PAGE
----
Yasmin Afschar, Emma Kunz and Uriel Orlow at Kathmandu Triennale 2077
Talk on Emma Kunz
by Yasmin Afschar
art historian and curator
1 Mar 2022
at Patan Museum Courtyard
between 1-3 PM
Talk by Uriel Orlow
3 Mar 2022
at Taragaon Museum
between 1-4 PM
Uriel Orlow, After Yellow portrays an oriental mustard garden sowed in a pattern evoking a mustard mill, Kathmandu Triennale
Photo courtesy Kathmandu Triennale
Kathmandu Triennale is Nepal’s premier international platform for global contemporary arts, now in its fourth edition. The Triennale is informed by discourses of decolonisation, migration and displacement, indigenous knowledge, and redefining the parameters of art beyond a Eurocentric canon. It will discuss appropriate frameworks of understanding and bring together the multiple aesthetic and cosmological lineages active today.
Work No. 030, 1892–1963
Pencil, crayon, and oil crayon on brown scale paper white with raster
Courtesy of the Emma Kunz Foundation
Kathmandu Triennale 2077 takes place in the spring of 2022, across five culturally and historically significant venues in Kathmandu, in three clusters: Patan, Boudha, Kathmandu. Emma Kunz and Uriel Orlow’s works will be among those exhibited by over 100 artists and collaborators from more than 40 nations.
From 1938, Emma Kunz created large-scale pictures on graph paper. She regarded these multi-layered pictures as holograms, spaces you could walk into, images to be unfolded or collapsed back down again.
More on Emma Kunz
On one level, the drawings presented cryptic answers to the numerous questions that interested her. These might be spiritual or philosophical in nature, or they might contain the cause and treatment of an illness, or provide an explanation for a political situation.Kunz would place the drawings between herself and the patient during healing rituals. To Emma, her works went far beyond the popular definitions of art; she was sounding out spiritual layers that often led to prophecy. She became one of the pioneering artists to develop the language of abstraction in art, and her work has also often been aligned with sacred geometry. Swiss artist and researcher Emma Kunz is also considered to be one of the most important healers of the past millennium. Her timeless art and work in leading innovative thought and practice continues to resurge in recognition over the years.On another level, the pictures were used to help with her patients’ physical or mental problems;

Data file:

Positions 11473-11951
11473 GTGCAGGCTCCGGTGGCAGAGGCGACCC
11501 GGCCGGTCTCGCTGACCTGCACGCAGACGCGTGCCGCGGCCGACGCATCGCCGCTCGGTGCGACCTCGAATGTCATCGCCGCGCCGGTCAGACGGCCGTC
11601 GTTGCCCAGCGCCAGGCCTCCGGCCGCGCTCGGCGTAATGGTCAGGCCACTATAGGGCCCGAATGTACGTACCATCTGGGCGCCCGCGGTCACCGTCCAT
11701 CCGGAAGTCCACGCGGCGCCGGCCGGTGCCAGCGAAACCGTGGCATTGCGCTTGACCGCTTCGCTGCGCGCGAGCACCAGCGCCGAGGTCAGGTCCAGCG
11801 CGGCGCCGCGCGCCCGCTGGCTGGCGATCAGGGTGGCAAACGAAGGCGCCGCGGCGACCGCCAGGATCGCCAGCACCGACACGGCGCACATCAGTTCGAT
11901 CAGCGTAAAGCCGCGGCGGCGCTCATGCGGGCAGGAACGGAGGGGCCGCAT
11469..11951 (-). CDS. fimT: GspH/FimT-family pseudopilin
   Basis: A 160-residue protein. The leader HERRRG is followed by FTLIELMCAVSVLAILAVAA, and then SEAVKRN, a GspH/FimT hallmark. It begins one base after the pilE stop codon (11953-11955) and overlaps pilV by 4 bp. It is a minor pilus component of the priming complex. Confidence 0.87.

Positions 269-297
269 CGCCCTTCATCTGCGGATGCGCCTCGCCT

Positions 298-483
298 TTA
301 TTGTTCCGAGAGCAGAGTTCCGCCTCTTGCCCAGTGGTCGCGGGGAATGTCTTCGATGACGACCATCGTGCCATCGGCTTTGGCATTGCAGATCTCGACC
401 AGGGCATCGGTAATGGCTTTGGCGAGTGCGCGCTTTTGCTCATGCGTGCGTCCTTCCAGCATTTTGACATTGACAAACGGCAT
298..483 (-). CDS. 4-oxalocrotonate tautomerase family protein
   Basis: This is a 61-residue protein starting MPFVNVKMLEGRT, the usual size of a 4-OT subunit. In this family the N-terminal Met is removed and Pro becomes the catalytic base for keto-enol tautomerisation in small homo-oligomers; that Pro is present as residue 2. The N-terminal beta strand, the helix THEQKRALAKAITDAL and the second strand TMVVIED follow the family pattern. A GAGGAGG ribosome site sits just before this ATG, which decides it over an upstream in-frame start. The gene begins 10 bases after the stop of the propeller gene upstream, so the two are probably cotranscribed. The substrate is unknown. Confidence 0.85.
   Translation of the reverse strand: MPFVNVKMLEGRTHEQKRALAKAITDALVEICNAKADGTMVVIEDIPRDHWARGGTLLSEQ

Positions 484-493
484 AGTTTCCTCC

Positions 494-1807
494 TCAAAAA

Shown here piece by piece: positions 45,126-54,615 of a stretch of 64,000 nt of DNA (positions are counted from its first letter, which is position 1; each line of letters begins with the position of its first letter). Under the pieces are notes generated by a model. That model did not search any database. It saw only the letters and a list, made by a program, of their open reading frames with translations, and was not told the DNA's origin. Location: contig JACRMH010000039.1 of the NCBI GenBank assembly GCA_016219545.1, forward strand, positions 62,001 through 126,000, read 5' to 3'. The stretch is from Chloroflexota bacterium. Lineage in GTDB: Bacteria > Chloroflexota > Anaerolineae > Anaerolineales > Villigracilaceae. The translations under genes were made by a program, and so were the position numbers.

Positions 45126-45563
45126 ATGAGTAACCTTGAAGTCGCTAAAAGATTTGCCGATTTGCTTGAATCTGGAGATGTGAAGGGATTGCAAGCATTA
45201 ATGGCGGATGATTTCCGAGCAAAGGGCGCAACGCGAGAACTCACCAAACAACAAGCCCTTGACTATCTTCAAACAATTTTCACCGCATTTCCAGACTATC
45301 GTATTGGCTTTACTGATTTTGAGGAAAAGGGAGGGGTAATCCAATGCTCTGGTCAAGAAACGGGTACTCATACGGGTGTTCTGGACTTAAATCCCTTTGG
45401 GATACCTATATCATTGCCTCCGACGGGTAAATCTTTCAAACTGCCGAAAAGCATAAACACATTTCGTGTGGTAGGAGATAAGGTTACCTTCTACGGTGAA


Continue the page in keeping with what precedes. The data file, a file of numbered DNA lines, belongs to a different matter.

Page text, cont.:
Three of Kunz’s drawings will be on display at the Kathmandu Triennale. Art historian and curator Yasmin Afschar will give a talk on Emma Kunz and her work on the occasion.
More on Yasmin Afschar
Yasmin Afschar is a Swiss-Iranian curator, editor, and producer for contemporary visual and discursive arts, based in Zurich. She studied Art History, Persian Literature, and Cultural Anthropology in Zurich and Berlin. She is the former curator at Aargauer Kunsthaus in Aarau, Switzerland, and together with Giola Dal Molin and Gabrielle Schaad, she has been running the nomadic discussion platform LE FOYER – IN PROCESS since 2018.
Exhibitions Yasmin organized include “Emma Kunz Cosmos. A Visionary in Dialogue with Contemporary Art” (Aargauer Kunsthaus, Aarau 2021 & Tabakalera, San Sebastián 2022) as well as solo exhibitions with Denise Bertschi, Cédric Eisenring, and Marie Matusz, among others. Recent edited volumes include “Emma Kunz Cosmos” (2021) and “Denise Bertschi. Strata. Mining Silence” (2020). In 2021 she spent three months in Hong Kong as the winner of the first Young Curator Residency founded by Asia Society Switzerland, administered in partnership with Tai Kwun Contemporary in Hong Kong.Yasmin’s curatorial interests lie in how exhibitions can create events of knowledge that question the structures in place. Recent research includes how notions and concepts of healing are used by contemporary artists to address current societal and political concerns.
Born in 1973 in Zurich, Uriel Orlow lives and works between London and Lisbon.
After Yellow is a garden sown with Oriental Mustard (tori in Nepali and tū in Nepal Bhasa) in a pattern evoking a traditional wooden mustard mill from the nearby village of Khokana, just south of Kathmandu. The community is famed for its centuries-old practice of mustard cultivation and milling of prized mustard oil that supplies Kathmandu, the country and beyond.
After Yellow: Artist Statement by Uriel Orlow
For more information, visit the Kathmandu Triennale website.